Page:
Following Donald Trump's decision on Thursday to withdraw the United States from the Paris climate agreement, billionaire philanthropist Michael Bloomberg offered to bankroll the Paris climate deal. In fact, the former New York City mayor wants to donate up to $15 million — the amount of money that the United Nations risks losing as a result of Trump's decision.
If Bloomberg Philanthropies and its partners make this donation, they will effectively be making up for the United States' share of funding for the agreement. According to Agence France Presse, the money would go toward supporting the operations of the U.N. Framework Convention on Climate Change Executive Secretariat, which is the Paris agreement's coordinating agency. In a statement issued on Thursday, Bloomberg Philanthropies stated that the proposed donation would, among other things, "help countries implement their commitments under the 2015 Paris agreement on climate change."
Bloomberg, a U.N. climate change envoy, is openly defying Trump's decision — and he is not alone. Many other mayors and local political leaders have joined him in verbalizing their continued commitment to the Paris agreement, making it clear that they do not agree with the president.
"Americans are not walking away from the Paris Climate Agreement," Bloomberg said on Thursday. "Just the opposite — we are forging ahead."
Bloomberg's offer to donate such a large sum of money to combat climate change is not entirely surprising. His belief — which he conveyed in a draft letter to U.N. Secretary-General António Guterres — is that "non-national" or "non-state" actors can achieve the 2025 U.S. emissions reduction target on their own, without the assistance of the federal government. He wrote in the letter that non-state actors will work to uphold the Paris agreement even if the Trump administration does not:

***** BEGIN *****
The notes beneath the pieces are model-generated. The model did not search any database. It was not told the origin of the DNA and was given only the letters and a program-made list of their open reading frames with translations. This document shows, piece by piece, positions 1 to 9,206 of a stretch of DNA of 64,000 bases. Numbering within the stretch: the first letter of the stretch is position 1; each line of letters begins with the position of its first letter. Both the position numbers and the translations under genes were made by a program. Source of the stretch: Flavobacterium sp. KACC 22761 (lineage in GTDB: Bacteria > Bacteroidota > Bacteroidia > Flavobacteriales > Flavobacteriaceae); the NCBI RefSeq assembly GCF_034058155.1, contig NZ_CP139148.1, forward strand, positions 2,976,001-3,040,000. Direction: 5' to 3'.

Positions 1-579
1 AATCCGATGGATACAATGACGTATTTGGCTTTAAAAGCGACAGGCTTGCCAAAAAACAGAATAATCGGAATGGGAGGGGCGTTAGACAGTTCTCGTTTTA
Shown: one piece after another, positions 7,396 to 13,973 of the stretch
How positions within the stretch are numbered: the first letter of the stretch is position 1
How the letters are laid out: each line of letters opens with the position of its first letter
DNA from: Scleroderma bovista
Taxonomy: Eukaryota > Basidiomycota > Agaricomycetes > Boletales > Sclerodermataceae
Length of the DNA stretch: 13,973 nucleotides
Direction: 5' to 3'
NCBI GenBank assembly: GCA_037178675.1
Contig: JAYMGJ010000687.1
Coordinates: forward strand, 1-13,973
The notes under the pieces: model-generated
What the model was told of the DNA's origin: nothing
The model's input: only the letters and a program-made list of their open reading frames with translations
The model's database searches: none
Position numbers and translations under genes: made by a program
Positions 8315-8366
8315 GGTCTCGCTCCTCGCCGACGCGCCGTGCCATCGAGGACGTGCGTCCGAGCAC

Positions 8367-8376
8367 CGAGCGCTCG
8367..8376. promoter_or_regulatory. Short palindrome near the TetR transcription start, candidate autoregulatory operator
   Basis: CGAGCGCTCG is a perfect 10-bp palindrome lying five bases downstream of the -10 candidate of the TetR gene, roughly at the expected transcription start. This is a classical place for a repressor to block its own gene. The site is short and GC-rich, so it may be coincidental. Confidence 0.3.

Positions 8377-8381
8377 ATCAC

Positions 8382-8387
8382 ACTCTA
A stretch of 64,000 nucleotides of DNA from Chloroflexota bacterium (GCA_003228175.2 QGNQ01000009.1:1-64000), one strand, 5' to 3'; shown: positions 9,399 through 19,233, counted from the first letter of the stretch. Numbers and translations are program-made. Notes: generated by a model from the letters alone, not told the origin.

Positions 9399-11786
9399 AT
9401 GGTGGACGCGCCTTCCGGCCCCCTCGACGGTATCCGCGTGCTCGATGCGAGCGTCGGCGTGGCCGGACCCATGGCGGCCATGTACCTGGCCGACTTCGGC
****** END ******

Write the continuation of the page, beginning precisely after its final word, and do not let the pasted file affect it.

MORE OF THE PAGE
While the executive branch of the U.S. government speaks on behalf of our nation in matters of foreign affairs, it does not determine many aspects of whether and how the United States takes action on climate change. The bulk of the decisions which drive U.S. climate action in the aggregate are made by cities, states, businesses, and civil society. Collectively, these actors remain committed to the Paris accord.
Bloomberg is not the only business leader to oppose Trump's decision, either. Disney CEO Robert Iger and Tesla CEO Elon Musk both left the president's advisory council after the announcement, and companies like Google and Shell have criticized the decision. As the leader of one of the biggest carbon polluters in the world, Trump's decision is a significant one, but the pushback he has already faced across the political spectrum coupled with Bloomberg's impending donation will hopefully assure that the Paris agreement has some success nevertheless.